The decision to bring forward the introduction of the London Ultra Low Emission Zone by 17 months to April 2019 could lead to a short-term increase in the city’s van traffic, according to Fleetcheck.
The fleet software firm warned that delivery businesses could opt to switch heavy loads out of non-compliant HGVs into greater numbers of compliant (Euro 6) vans if they did not have enough compliant larger vehicles at their disposal.
Peter Golding, Fleetcheck boss, explained: “Trucks are operated on much longer replacement cycles than vans, so fleet operators will probably have much larger numbers of compliant vans than trucks available in 2019.”
He argued that the £100 daily charge for an older truck would be a major disincentive, leading operators to transfer loads into Euro 6 vans where possible, resulting in more vehicles entering the ULEZ.
Older, non-compliant vans will be liable for a daily charge of £12.50 - the same as cars and motorcycles.
“Fleets have been planning for the original ULEZ date for years and timing their vehicle replacement accordingly,” said Golding.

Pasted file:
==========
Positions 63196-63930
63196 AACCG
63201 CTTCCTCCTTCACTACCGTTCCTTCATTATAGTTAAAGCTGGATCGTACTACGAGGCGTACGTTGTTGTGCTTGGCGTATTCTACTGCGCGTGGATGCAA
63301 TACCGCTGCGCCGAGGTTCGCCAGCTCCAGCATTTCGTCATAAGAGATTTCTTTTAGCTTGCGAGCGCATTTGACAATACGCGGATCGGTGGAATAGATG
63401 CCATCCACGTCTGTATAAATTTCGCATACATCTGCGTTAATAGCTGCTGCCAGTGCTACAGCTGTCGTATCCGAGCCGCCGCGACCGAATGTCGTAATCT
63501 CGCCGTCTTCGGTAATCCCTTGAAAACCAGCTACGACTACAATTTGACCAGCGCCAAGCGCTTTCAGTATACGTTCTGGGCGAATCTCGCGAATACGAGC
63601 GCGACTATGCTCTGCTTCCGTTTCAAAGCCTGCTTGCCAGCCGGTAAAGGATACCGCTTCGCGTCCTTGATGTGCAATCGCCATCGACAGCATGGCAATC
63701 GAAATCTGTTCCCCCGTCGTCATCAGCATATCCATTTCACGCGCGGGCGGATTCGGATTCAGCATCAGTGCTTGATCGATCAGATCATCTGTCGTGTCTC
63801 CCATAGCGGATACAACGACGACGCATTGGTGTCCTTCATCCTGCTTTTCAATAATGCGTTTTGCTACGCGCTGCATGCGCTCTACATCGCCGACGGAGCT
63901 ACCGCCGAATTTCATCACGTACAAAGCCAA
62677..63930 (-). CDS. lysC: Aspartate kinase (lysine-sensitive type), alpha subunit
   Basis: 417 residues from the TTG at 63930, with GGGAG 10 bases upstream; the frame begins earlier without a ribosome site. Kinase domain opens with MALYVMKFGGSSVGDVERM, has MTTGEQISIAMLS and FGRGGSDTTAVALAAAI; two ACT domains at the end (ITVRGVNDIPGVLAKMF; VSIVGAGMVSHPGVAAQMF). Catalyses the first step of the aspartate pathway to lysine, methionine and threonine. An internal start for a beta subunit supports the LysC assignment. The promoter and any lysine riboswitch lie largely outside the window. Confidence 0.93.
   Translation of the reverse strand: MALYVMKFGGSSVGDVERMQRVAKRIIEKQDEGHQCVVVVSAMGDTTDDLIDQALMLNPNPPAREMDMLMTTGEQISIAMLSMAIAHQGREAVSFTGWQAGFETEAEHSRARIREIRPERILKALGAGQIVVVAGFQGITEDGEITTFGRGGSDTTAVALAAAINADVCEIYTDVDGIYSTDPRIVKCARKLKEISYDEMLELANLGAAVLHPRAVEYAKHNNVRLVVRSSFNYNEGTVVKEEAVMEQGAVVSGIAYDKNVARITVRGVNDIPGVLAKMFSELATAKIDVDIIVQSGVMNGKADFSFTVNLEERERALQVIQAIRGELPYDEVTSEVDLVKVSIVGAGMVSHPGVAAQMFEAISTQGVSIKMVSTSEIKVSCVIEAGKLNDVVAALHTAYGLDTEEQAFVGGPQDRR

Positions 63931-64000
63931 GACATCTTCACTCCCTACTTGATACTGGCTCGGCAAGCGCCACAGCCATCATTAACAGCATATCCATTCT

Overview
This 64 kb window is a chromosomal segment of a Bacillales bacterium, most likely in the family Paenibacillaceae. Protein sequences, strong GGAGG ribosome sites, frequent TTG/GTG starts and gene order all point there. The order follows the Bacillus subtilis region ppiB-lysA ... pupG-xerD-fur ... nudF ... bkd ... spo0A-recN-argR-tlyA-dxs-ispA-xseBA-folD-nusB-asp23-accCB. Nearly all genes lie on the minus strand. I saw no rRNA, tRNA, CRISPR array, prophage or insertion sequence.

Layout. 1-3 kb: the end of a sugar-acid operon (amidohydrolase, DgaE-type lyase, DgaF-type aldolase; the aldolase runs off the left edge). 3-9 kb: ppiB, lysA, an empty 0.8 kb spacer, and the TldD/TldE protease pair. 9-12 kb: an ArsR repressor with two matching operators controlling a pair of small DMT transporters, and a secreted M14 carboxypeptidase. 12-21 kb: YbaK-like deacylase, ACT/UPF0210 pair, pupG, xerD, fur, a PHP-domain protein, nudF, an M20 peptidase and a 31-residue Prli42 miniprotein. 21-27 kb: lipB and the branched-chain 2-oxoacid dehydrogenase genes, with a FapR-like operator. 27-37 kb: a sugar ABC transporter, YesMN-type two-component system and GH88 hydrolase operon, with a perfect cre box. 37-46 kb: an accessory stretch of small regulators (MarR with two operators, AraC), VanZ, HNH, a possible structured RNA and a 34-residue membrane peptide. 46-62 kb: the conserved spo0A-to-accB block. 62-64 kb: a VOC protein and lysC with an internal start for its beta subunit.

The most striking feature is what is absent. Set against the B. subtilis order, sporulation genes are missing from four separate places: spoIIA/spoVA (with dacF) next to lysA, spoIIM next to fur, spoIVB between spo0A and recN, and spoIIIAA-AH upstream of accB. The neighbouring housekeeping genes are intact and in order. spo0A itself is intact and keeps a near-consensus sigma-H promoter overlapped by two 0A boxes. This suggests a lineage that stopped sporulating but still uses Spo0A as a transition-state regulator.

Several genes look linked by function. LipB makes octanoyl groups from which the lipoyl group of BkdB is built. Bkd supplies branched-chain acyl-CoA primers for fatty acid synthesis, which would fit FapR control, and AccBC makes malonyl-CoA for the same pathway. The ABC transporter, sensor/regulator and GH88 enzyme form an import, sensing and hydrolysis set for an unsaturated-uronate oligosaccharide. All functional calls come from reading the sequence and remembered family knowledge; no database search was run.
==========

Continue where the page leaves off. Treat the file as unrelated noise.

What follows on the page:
“To change that date at relatively short notice is something that has a definite cost, either in terms of replacing vehicles earlier or operational compromises.
“While sorting out air quality problems in London and elsewhere is undoubtedly crucial, balanced against that is the impact that changing the deadline could have on businesses in terms of jobs and more.”
The ULEZ, which matches the boundaries of the Congestion Charge zone, was originally set to go live in September 2020 under former London Mayor Boris Johnson but his successor Sadiq Khan brought forward the start date.
The British Vehicle Rental and Leasing Association (BVRLA) warned the early introduction of the ULEZ would hit SMEs particularly hard.
“The ULEZ will now come into effect seventeen months earlier than originally planned and many commercial fleet operators will face a big financial challenge in trying to upgrade their vehicles ahead of schedule,” said chief executive Gerry Keaney.
“Many of these operators will be small and medium sized businesses that rely on buying second-hand vehicles from larger fleets and can’t afford to go and buy a whole new Euro 6 fleet at short notice.”